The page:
Published on January 11th, 2016 | by Rafael Alvarez0
Bonerama in Baltimore: New Orleans Jazz Festival North
In the 1962 movie Kid Galahad, Elvis Presley belted it out like so.
“A poor man wants the oyster, a rich man wants the pearl, but the man who can sing when he hasn’t got a thing is king of the whole wide world…”
On January 16—at a South Baltimore venue called GAME on Warner Street—there will a bit of singing accompanied by a plenitude of brass and bi-valves during a show by the New Orleans combos Bonerama and Panorama Jazz.
Nick Schauman of The Local Oyster in Mount Vernon will cater the gig with more than a thousand St. Mary’s County oysters both raw and grilled from the True Chesapeake farm on St. Jerome Creek.
“They harvest to order,” said Schauman, 43, munching an apple while shucking a half-dozen Malpeque’s [from Prince Edward Island] for a customer’s breakfast.
“For a long time, oysters had become a special treat,” said Schauman. “You’d have to go to a fancy bar and eat them with a tiny silver fork. So I started shucking them on the street and taking them to music festivals. Once the line starts at the oyster tent, the party is on.”
The Deep South will also be represented at the festival with ribs and other grilled meats from Big Bad Wolf’s House of Barbecue—the cool shack on Harford Road made of yellow brick—in Hamilton.
Take it from another local—Nawlins, not Crabtown—raw oysters and the dirty funk of New Orleans brass bands might need to be experienced a few times before the beauty and brine hit the spot.
“They’re both an acquired taste,” said Charley Allen, a Los Angeles drug and alcohol counselor who grew up in Buras, a Louisiana fishing village near the mouth of the Mississippi. “The first time can be quite a shock, but if you relax, both of them will get your blood flowing.”
How does an oyster man wind up selling his wares in the shadow of Ravens Stadium while a six-piece Crescent City combo called Bonerama blows the bottom out of Edgar Winter’s “Frankenstein”?
The way R&B legend Rufus Thomas [1917–to–2001] taught the world—by walking the dog.
“About two years ago I was still doing landscaping and odd jobs,” said Schauman. “I was walking a client’s German Shepherd and met one of the neighbors. I told him I had started doing oysters and I guess he remembered me.”
The neighbor was David Shulman, a physical therapist who specializes in treating musicians, noting that six hours on stage can be as rough on a body as half that time playing ball. Schulman is the promoter of the January 16 event, billed as the “First Annual New Orleans North Jazz Festival.”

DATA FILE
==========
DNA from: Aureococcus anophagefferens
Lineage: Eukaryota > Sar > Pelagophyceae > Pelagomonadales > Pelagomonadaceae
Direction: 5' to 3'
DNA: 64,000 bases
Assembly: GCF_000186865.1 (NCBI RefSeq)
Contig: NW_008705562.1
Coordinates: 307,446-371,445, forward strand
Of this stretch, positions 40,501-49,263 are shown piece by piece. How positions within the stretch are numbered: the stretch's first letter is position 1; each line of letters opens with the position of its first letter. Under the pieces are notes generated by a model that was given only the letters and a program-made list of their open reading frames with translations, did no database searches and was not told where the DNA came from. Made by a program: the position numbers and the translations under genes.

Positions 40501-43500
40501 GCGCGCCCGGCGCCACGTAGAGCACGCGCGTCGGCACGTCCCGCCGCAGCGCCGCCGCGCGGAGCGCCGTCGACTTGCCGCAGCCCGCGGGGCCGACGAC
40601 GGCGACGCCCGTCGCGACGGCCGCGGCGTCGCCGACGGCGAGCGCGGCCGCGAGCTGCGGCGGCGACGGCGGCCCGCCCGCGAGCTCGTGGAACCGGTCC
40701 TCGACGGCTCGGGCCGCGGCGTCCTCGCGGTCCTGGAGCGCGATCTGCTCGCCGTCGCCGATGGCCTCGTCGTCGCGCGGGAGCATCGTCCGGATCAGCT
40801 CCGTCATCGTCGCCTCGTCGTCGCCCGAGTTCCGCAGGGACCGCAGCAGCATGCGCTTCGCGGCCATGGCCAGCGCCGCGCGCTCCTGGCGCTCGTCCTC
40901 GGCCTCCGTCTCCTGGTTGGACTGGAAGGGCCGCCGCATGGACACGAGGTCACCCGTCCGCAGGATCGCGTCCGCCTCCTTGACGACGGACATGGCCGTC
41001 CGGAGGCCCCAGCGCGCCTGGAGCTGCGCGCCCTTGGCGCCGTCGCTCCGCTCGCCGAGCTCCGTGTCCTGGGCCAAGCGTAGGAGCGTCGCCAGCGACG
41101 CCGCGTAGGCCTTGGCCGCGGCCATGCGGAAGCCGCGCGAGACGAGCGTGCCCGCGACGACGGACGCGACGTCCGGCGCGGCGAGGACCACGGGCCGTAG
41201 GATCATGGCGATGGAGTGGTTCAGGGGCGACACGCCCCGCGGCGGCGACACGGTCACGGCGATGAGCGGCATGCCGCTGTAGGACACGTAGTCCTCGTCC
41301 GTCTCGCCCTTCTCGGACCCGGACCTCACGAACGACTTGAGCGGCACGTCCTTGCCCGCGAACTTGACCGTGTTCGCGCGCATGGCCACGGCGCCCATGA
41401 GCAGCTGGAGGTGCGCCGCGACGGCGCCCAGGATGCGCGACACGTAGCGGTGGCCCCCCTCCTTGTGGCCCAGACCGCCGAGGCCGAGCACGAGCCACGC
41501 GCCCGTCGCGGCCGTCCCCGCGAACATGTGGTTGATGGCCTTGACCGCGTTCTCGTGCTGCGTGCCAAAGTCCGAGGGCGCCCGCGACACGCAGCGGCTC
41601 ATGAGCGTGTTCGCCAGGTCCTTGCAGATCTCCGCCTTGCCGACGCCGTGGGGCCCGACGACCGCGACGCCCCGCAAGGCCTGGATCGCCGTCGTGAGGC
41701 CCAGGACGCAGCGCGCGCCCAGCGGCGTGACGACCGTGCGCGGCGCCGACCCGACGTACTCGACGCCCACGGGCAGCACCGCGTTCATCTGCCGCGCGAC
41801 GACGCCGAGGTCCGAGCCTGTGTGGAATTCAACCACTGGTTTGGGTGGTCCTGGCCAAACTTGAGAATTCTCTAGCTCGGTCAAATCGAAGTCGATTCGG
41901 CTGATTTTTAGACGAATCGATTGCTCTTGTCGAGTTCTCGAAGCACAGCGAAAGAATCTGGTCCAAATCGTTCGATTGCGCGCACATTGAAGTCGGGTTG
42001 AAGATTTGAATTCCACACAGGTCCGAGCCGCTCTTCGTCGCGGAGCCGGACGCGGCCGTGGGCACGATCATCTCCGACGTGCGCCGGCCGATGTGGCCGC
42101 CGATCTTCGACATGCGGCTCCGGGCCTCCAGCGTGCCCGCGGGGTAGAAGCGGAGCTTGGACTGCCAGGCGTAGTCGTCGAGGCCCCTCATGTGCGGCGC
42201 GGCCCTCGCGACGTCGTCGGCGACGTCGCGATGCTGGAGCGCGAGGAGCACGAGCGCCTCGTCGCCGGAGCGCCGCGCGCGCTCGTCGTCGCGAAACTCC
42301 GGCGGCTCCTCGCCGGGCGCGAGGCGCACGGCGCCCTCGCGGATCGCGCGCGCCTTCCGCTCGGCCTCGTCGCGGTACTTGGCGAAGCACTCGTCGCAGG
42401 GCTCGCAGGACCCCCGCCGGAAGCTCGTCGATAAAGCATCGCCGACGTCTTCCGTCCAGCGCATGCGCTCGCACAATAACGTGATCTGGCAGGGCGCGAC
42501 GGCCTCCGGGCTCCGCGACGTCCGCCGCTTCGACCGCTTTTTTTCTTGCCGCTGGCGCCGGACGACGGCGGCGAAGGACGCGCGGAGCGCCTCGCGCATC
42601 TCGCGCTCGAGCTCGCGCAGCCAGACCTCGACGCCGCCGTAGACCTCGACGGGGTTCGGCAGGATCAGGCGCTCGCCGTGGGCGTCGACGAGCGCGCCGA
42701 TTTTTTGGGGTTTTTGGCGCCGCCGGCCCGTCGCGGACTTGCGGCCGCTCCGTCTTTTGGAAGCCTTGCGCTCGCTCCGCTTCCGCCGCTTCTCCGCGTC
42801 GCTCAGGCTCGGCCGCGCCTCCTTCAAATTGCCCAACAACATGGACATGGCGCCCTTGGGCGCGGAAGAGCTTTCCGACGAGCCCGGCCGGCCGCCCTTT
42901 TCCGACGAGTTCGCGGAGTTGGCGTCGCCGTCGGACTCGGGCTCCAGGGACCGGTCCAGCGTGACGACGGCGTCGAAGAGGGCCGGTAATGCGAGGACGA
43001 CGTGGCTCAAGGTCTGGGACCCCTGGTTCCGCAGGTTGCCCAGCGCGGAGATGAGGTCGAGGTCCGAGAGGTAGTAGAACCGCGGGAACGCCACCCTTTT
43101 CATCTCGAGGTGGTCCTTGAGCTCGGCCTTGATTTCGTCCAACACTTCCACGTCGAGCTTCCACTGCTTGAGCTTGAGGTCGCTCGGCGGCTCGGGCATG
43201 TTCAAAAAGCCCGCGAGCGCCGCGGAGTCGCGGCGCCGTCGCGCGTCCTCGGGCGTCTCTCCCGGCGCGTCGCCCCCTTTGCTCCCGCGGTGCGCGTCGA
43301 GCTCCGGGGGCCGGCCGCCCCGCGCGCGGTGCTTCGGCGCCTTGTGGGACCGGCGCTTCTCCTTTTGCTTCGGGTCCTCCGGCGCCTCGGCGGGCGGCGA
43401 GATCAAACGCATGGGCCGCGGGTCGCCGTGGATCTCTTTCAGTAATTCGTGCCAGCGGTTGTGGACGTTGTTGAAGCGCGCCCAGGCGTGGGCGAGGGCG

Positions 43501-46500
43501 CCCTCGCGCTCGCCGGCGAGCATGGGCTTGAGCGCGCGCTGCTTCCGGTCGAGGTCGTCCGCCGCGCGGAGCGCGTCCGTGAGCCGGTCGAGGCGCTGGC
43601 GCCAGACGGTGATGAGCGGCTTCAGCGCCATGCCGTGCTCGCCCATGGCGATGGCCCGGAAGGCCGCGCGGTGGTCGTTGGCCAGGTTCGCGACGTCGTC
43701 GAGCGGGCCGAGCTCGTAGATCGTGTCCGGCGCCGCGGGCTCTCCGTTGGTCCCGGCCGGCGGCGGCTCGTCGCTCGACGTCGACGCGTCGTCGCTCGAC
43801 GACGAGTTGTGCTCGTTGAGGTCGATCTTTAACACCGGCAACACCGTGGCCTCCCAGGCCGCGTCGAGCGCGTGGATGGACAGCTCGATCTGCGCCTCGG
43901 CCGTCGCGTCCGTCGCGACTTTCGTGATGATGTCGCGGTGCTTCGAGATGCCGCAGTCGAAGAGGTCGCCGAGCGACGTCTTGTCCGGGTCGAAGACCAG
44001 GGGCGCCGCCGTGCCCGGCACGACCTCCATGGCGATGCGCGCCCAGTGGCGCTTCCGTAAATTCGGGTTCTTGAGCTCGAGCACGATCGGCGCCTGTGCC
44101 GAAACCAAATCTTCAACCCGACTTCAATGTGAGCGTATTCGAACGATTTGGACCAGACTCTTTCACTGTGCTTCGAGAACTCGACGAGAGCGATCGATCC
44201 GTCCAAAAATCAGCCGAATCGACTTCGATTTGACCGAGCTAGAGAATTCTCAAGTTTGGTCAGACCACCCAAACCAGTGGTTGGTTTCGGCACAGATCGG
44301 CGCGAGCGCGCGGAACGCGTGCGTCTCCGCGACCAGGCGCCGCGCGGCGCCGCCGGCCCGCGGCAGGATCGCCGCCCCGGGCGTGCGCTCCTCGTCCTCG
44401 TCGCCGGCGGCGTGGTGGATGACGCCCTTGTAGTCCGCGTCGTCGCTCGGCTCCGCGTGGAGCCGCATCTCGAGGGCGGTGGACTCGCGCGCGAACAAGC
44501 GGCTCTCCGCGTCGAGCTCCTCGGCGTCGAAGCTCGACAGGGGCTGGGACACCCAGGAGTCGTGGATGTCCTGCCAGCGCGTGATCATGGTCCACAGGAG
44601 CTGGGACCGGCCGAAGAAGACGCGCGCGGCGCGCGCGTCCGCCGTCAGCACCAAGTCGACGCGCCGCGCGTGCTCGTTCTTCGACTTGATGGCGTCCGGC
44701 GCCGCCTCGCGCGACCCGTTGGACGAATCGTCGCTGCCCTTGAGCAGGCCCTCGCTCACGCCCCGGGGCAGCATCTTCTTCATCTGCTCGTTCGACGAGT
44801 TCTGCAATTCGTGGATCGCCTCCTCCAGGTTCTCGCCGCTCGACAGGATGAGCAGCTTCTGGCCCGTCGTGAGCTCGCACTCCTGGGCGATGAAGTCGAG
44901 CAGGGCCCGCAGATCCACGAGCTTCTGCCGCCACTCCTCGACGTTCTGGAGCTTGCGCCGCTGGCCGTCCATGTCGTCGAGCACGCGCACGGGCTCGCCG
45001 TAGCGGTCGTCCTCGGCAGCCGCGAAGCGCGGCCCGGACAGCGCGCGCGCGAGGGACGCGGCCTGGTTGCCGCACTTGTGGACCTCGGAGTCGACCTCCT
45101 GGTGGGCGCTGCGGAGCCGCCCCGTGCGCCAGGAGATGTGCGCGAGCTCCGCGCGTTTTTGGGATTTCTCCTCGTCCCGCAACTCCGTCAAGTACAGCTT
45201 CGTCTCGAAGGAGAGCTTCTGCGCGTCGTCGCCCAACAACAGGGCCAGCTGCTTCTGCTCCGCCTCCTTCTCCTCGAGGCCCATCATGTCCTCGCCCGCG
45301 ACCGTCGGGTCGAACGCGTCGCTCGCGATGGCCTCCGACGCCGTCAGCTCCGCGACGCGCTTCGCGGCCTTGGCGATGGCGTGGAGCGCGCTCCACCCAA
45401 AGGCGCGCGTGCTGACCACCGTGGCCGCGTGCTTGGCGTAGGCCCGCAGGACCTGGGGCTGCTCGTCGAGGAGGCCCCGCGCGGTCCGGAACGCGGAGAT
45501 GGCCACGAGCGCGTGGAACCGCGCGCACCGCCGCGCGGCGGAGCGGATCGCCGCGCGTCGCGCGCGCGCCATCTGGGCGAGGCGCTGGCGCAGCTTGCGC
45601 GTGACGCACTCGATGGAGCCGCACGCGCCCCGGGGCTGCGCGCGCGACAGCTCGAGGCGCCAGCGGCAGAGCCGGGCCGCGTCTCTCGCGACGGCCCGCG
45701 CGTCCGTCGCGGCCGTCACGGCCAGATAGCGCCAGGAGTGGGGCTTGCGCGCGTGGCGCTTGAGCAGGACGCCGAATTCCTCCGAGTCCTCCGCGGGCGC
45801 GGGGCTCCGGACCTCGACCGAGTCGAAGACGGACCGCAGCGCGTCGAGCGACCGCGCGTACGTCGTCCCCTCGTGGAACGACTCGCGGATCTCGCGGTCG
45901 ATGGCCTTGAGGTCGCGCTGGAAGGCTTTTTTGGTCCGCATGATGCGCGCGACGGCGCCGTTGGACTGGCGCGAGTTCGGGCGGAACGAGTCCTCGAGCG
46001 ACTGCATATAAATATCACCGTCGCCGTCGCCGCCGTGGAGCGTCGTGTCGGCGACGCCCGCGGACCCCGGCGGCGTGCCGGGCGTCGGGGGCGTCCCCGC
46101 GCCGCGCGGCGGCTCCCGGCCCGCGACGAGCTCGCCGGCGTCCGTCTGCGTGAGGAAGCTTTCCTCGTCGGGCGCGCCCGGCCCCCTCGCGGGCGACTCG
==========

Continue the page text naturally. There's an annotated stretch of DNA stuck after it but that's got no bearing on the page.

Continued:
Schulman has a lot riding on the event, the success of which determines if a second annual comes to pass. He believes that the $30 ticket price and Schulman’s price of $18 for a dozen raw oysters in a cost-conscious town like Baltimore to be fair.
Minus great and organic music rooted in the very soul of the nation, the city on the Patapsco has much in common with the one where the Mississippi dumps into the Gulf of Mexico: a plethora of eccentrics and cheap bars to keep them inspired, a rich history of Catholicism, an inordinate amount of crime (much of it heinous) and, grandly, local seafood.
The distinction between a New Orleans oyster and its Maryland cousin, not counting in which waters they originated?
It’s the difference between Tabasco and Old Bay.
In addition to raw oysters, Schauman will be serving the delicacy grilled.
“You put’em on the grill on the half-shell, cup-side up and fill the shell with butter and parmesan cheese, that’s the New Orleans way,” said Schauman, noting the way it’s done at Drago’s in Metairie, one of Charley Allen’s oyster haunts when he’s back in the Pelican State.
In Baltimore it’s just the same, except for a sprinkling of Old Bay atop the cheese, which is the way Schauman did it for native Cajun Ed Reed when the former Ravens defensive star was inducted into the team Hall of Fame.
“Ed likes’em grilled,” said Schauman, who worked on the crew of The Wire during season three and cherishes the day Method Man taught him to juggle.
The “grillers” will cost a bit more than the raw on January 16—$2.50 each. Schauman is also thinking of boiling up some crawfish for the occasion, which will end with members of both bands on stage together.
But raw—not battered, not fried, not dipped in this and that—is the way the Lord of Salty Waters intended the oyster to be eaten.
“You can taste the difference in each oyster from where it comes from,” said Schauman. “Wine experts say they can taste the dirt from where the grape was grown. Oysters are distinct like that. If you don’t adorn them and you know what you’re looking for, you can tell by the waters they grew in.”